About this church
The early medieval inscribed stones suggest there was an early church here, probably timber and wattle. William de Londres, lord of Ogmore, built the stone church in the 1120s and his son Mauriice established a small community of Benedictine monks here. The family then moved westwards and there was never any money to modernise the church, so it survives as an excellent example of Romanesque architecture.
Walk round the outside and you can see the ruins of the monastic part of the church. The nave with its massive drum pillars would have been used by the local community. Look carefully and you can see traces of medieval wall painting on the pillars. The glass partition between the nave and the chancel sets the story of the Resurrection in the local area. An empty cross is surrounded by clouds of glory and the rare local species of butterflies.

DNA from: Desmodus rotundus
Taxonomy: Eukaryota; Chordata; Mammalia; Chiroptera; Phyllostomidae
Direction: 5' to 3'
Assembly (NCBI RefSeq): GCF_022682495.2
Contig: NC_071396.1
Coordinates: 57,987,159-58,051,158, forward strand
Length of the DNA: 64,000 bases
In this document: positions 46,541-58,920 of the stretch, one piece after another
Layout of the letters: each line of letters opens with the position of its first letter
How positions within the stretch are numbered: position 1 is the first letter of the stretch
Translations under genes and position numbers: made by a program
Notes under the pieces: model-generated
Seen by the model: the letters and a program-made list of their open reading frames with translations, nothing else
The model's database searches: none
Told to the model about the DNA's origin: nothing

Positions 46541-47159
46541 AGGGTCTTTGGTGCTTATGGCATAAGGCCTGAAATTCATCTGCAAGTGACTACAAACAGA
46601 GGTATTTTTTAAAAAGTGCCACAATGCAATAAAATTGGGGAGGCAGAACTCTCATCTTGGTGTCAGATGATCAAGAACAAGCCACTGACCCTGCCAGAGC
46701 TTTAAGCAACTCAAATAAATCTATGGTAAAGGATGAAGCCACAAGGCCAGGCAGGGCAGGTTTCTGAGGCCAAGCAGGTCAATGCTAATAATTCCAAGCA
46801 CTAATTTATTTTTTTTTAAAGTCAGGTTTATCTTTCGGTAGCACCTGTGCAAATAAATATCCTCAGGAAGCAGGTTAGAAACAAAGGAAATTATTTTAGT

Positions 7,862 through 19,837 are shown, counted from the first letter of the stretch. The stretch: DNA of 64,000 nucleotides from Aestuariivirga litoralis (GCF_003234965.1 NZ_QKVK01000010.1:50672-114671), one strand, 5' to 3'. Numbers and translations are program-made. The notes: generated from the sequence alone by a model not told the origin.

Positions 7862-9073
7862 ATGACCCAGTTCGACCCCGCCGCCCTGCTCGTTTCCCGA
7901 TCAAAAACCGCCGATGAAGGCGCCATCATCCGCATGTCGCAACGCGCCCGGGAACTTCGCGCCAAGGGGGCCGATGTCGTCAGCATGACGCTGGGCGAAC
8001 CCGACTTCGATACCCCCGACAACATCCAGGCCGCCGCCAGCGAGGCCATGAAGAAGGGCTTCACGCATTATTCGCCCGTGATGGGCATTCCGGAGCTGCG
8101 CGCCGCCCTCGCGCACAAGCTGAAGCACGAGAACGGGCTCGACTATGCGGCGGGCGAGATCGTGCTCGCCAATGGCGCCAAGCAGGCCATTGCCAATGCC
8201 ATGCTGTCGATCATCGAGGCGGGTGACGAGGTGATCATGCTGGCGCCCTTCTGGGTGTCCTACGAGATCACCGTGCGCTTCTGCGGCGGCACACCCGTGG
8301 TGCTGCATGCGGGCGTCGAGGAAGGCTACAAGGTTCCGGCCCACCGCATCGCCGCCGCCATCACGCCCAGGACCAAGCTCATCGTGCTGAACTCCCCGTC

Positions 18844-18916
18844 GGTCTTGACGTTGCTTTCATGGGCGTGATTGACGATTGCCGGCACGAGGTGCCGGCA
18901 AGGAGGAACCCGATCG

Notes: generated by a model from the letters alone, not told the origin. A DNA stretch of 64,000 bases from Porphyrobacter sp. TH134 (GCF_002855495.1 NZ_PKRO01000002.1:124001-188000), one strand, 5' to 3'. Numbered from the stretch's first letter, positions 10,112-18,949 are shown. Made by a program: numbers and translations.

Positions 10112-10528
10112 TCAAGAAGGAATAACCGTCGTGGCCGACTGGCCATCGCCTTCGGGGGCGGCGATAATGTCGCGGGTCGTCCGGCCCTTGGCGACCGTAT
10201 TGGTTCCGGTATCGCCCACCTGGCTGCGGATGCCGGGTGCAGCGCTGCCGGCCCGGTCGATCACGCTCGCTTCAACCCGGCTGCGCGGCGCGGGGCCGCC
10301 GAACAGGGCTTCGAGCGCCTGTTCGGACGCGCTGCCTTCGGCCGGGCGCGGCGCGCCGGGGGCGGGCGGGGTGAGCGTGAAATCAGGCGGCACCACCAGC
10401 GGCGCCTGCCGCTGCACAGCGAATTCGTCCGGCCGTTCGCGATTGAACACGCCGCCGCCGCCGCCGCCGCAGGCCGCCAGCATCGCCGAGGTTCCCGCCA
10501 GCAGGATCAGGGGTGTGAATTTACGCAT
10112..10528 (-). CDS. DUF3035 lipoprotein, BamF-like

The east part of the church (now looked after by Cadw) would have been used by the monks. Here the Romanesque architecture is more ornate and there is a surprising collection of medieval and post medieval tombstones. Early incised crosses lie alongside the beautifully lettered tombs of the de Londres family, a very battered medieval knight and later ledgerstones, all under the glorious Romanesque arcading.
Outside, you can see the precinct wall which would have kept the priory apart from the world. The wall is crenellated like a castle, and the gatehouse is heavily fortified. Was this just for show, or was the building really part of the western defences of the lordship of Ogmore?